Consumer Reports tried to warn us of the evils of the Jeep Wrangler, we just wouldn’t listen. Yet again, this ancient 4×4 earned the lowest rating out of every SUV Consumer Reports (CR) ranks. And yet again, it remains one of the automotive industry’s top sellers and commands the highest resale value of anything on the road. So how did reviewers and buyers get so out of touch?
Consumer Reports is not a fan of the Jeep Wrangler
In its 2022 Jeep Wrangler review, Consumer Reports gave the 4×4 a worse score than any other SUV the publication tested. So why the hate?
Trigger warning for Jeep fans: Consumer Reports‘ main gripes were with the Wrangler’s stiff ride, poor fuel economy, “awkward access,” and “lots of wind noise.” The publication did name off-road ability and a “strong V6 powertrain” as high points.
Consumer Reports tried out a 2022 Jeep Wrangler. But it gave the SUV a very poor road-test score. After polling owners of recent model year Wranglers and studying the company history, Consumer Reports gave the 2022 Wrangler a “predicted reliability” score just below average.
When Jeep debuted its latest generation of the Wrangler in 2018, CR noted several trouble spots for the SUV’s reliability. These included transmission, drive system (4WD, etc), power equipment (windows, locks, etc.), suspension, in-car electronics, and body integrity. But with each subsequent year of the Wrangler “JL,” CR has received fewer reports of problems with each of these systems. By 2021, CR no longer red-flagged any of these areas. In fact, CR gave every system but suspension a green light.
Consumer Reports found owners love their Jeep Wranglers anyway
Consumer Reports surveyed owners of recent Wranglers and concluded that the 2022 model’s “predicted owner satisfaction” score was above average. CR drilled down that owners were happiest with their Jeeps’ styling and also happy with the driving experience.
Seventy-three percent of owners polled said they’d buy their Wrangler all over again. That’s a higher percentage than Toyota 4Runner owners. And perhaps that’s why the Jeep Wrangler has a higher resale value than the 4Runner. In fact, the Wrangler has a higher resale value than anything else on the road, including the Toyota Tacoma.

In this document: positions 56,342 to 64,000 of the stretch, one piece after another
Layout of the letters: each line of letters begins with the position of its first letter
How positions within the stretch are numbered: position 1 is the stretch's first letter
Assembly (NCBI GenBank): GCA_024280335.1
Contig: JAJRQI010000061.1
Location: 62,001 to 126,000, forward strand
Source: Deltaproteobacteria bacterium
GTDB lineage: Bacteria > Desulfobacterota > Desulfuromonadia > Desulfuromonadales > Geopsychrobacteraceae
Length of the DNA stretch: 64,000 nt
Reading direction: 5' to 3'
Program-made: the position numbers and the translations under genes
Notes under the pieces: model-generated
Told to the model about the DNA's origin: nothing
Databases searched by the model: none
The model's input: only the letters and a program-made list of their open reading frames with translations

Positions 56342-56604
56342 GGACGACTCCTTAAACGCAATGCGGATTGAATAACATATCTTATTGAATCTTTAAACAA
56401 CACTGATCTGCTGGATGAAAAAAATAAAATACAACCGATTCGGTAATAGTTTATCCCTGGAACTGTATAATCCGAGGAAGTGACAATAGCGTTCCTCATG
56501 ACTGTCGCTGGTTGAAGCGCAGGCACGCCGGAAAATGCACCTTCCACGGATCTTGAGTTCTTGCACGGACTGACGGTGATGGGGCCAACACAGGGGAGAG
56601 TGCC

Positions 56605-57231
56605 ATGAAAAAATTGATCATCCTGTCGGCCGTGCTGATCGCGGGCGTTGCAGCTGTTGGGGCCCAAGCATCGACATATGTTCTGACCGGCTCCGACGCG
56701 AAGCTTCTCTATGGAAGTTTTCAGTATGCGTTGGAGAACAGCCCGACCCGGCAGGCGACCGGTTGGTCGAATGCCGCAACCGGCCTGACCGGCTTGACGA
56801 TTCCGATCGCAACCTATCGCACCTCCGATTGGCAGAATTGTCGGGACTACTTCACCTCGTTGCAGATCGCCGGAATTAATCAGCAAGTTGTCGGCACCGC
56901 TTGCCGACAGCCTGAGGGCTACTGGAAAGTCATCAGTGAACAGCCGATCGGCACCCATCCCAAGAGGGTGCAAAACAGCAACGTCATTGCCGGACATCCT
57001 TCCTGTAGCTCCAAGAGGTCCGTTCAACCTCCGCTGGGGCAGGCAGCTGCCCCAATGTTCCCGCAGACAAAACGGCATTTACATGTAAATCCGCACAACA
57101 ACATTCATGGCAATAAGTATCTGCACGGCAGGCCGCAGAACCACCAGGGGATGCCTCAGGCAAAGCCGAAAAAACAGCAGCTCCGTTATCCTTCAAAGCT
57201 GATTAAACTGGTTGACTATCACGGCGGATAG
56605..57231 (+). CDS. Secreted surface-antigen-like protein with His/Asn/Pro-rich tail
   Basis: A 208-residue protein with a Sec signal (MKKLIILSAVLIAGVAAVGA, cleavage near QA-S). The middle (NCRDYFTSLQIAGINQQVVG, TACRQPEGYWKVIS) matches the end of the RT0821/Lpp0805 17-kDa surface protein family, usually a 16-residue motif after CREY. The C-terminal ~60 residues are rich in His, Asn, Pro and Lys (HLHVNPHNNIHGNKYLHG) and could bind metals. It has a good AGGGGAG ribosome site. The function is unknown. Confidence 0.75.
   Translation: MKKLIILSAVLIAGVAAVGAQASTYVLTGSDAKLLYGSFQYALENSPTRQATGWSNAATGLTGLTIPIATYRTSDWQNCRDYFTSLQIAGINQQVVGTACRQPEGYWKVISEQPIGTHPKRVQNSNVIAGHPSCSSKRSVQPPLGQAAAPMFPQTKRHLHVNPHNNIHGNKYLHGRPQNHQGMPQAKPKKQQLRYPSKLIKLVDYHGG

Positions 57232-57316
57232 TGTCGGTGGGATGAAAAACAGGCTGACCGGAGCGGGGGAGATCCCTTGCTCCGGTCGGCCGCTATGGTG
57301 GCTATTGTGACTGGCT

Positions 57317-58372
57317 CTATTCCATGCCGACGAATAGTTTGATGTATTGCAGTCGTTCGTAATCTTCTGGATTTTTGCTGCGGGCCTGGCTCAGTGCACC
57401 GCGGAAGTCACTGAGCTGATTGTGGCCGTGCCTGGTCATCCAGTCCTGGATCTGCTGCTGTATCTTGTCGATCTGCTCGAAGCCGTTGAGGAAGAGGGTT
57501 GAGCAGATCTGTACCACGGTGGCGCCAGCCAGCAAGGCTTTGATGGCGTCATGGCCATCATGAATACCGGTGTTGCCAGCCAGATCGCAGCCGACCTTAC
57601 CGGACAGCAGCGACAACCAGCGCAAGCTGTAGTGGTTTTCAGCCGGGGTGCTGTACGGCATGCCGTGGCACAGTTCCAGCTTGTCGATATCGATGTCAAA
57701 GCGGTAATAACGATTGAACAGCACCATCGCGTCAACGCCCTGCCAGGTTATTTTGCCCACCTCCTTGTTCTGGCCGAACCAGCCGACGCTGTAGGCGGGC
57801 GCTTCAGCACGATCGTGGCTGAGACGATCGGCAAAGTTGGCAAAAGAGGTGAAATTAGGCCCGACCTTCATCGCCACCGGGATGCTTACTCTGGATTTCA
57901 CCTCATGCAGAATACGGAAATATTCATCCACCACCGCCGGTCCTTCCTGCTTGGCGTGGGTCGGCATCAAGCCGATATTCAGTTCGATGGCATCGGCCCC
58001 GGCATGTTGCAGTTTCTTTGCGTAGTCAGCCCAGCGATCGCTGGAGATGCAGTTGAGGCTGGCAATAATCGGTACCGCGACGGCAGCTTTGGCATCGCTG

According to a recent study by iSeeCars.com, the average car loses 40.1% of its value in its first 5 years. The Wrangler Unlimited only loses 10.5% of its value and the regular two-door Wrangler drops just 9.2%.
When Car and Driver ranked the bestselling vehicles of 2022 (so far), it awarded the Wrangler its #15 spot. That puts it ahead of every single midsize SUV Consumer Reports bothered testing. With 45,551 units sold, the Wrangler also beat out the Ford Explorer, Hyundai Tucson, and Honda HR-V.
Why do Consumer Reports and auto buyers disagree?
Consumer Reports ranks vehicles by granting a 1-5 score in 20 different categories. Then it adds up these numbers to arrive at an overall score, out of a possible 100. This system awards crossover SUVs that have “average” ratings in many categories with the highest overall scores.
Consumer Reports’ overall winners tend to offer alright handling, alright off-roading, alright fuel efficiency, and alright performance. But the engineers that design the Jeep Wrangler will not settle for “alright” off-roading. Instead, they insist on building the gnarliest factory-built off-roader around. But excellence requires sacrifices, and the Wrangler ends up with a poor rating in most other categories.
But excellence also inspires people. And this may be why the Wrangler sparks joy for so many drivers.
In the same way that sports cars, motorcycles, and heavy-duty pickup trucks have become lifestyle icons, the Wrangler represents 4×4 culture to many Jeep fans. And on weekdays people daily driving a Wrangler don’t bemoan the comfort and convenience they must give up. Instead, their “uncomfortable” SUV reminds them of weekend fun to come.
See the science behind the Wrangler in the video below: